Materials that are bound together with bitumen are called bituminous materials. The use of bituminous materials were initially limited to road construction. Now the applications have spread over the area of roof construction, for industrial purposes, carpet tiles, paints and as a special coating for waterproofing.
- History of Bituminous Materials
- Difference between Bitumen and Tar
- Use of Bituminous Material in Flexible Pavement
- Constituents of Bituminous Materials
- Sources of Bitumen
- Influence of Bitumen Constituents in the Material Properties
History of Bituminous Materials
Before the era of bitumen, tar was used as the binder material for bituminous materials.
After the 20th century, the new types of vehicles with pneumatic tires came into its existence in the UK. The time was when tar was used in road construction in larger areas.
The road was constructed using water bound and graded aggregates as per the principles that were developed by Macadam. Macadam roads produced large amount of dust due to the action of the pneumatic tires and the speed of the vehicles moving. This led to binding the surface of the road with this tar.
Tar would act as a dressing to coat the surface. It is well suited for the purpose as it can be made semi-fluid and sprayed accordingly. This on cooling will get stiffened and protects the road from water attacks.
The history of bitumen came from the refinery bitumen that was used in Mexican oil fields in the UK, around 1913. But in 1920, the Shell Haven refinery was the one who has a role in bringing the bitumen into road construction.
Difference between Bitumen and Tar
When compared to tar, bitumen is less temperature susceptible. So, for a given temperature, the bitumen has larger stiffness compared to the tar at the same temperature.
This proved higher deformation resistance and softening resistance compared to the tar. In future, under high abrasion forces, they behave more brittle and highly crack resistant.
With time, the vehicles increase, so the traffic. Hence it was essential to bring roads with increasing performance. This lead to the complete use of bitumen than tar.
Types of Bitumen
To go with a wide variety of circumstances, a wide variety of bituminous mixtures were developed. The main variation is brought by the change in the bitumen content, the bitumen grade, the aggregate type used and the size of the aggregates.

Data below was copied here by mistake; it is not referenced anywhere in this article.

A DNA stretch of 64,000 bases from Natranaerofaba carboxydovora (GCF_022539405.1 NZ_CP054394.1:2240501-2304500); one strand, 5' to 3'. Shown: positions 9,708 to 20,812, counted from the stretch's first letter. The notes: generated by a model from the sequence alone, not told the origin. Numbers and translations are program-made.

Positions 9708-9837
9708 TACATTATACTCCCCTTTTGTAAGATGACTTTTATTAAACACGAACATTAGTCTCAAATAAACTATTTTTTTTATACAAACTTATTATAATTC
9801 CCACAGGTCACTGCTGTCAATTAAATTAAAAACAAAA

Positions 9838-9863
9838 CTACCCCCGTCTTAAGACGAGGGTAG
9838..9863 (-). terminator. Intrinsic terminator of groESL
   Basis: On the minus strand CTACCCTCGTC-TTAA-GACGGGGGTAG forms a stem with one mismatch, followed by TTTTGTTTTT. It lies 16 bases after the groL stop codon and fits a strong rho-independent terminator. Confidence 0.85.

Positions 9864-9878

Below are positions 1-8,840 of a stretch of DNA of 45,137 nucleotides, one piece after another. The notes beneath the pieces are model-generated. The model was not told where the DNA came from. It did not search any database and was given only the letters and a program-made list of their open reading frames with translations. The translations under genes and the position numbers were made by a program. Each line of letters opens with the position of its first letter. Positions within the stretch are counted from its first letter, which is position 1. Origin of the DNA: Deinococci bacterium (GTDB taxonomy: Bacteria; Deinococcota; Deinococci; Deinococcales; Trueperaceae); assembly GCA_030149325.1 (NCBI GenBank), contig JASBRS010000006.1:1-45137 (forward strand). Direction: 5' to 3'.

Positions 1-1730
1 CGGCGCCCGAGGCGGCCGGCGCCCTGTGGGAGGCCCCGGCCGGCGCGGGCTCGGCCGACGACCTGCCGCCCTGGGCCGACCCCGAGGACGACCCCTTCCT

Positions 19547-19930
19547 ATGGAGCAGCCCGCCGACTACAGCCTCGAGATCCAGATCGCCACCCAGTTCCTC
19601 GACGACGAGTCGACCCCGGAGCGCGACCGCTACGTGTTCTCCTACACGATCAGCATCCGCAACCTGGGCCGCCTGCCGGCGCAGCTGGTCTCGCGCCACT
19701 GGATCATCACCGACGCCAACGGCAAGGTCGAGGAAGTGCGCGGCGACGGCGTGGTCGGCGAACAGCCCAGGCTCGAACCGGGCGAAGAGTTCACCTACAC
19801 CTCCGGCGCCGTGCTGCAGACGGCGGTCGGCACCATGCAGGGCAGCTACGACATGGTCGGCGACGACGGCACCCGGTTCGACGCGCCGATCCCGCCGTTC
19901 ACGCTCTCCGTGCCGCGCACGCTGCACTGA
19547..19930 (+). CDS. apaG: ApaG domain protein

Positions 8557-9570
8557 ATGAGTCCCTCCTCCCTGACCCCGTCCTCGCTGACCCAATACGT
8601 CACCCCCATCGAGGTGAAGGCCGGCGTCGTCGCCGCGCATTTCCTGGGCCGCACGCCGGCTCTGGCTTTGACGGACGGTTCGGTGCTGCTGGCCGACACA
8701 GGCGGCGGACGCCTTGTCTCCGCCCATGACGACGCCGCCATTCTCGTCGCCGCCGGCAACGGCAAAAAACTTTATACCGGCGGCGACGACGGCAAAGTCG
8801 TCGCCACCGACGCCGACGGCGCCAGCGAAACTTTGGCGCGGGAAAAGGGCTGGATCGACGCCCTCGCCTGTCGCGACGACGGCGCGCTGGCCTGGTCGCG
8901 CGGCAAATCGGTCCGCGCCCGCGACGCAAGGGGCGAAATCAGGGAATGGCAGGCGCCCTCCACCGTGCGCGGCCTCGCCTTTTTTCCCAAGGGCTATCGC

Traditionally in UK, the bitumen is categorized into two. The first one is “asphalt” and the second one is “macadam“. In North America, the asphalt is called as bitumen itself.
Asphalts are bitumen mixture whose strength and stiffness is gained through the mortar property. While in the case of macadam, the strength is dependent on the aggregates that are used in the mix (i.e. grading of the aggregates).
For each case mentioned, the property of the bitumen change. It is found that the asphalt properties are more governed by the bitumen properties than in the case of macadam.
Fig.1: Representation of Asphalt Mix and its Characteristics
Fig.2: A Representation of Macadam Mix and its Characteristics
Use of Bituminous Material in Flexible Pavement
The bituminous materials are mostly employed for the construction of flexible pavement. When the road construction makes use of concrete slabs, we call it a rigid construction.
The flexible pavement itself have several layers, each having specific functions to be carried out, under loads. A general flexible pavement layer in a flexible pavement is shown in figure.3.
Fig.3: Different Layers in a Flexible Pavement Construction
Based on the position and the function of the material, the nature of the material also varies. The surface course, the binder as well as the base may be of asphalt. But the type and the properties of asphalt in each of these layers vary based on the location and the function.
The asphalt in the surface course is different when compared with the asphalt that is used in the binder course or in the base.
Constituents of Bituminous Materials
Graded aggregate and bitumen are the compositions of bituminous material. There is a small proportion of air present in the same, which make the bituminous material a three-phase material.
The whole property of the bituminous material is highly dependent on the individual properties of each phase and their respective mix proportions. The two solid phases i.e. the bitumen and the aggregate are different in nature.
The aggregate is stiff and hard in nature. The bitumen is flexible and vary under temperature as they are soft. So, the whole performance of the material is greatly influenced by the bitumen proportion in the whole mix.
The supply of bitumen can be carried out in a variety ways based on whether the demand is for laying or is to facilitate some other performance. When the quality and the performance of the bituminous material is concerned, the aggregate constituent quality is also a primary factor.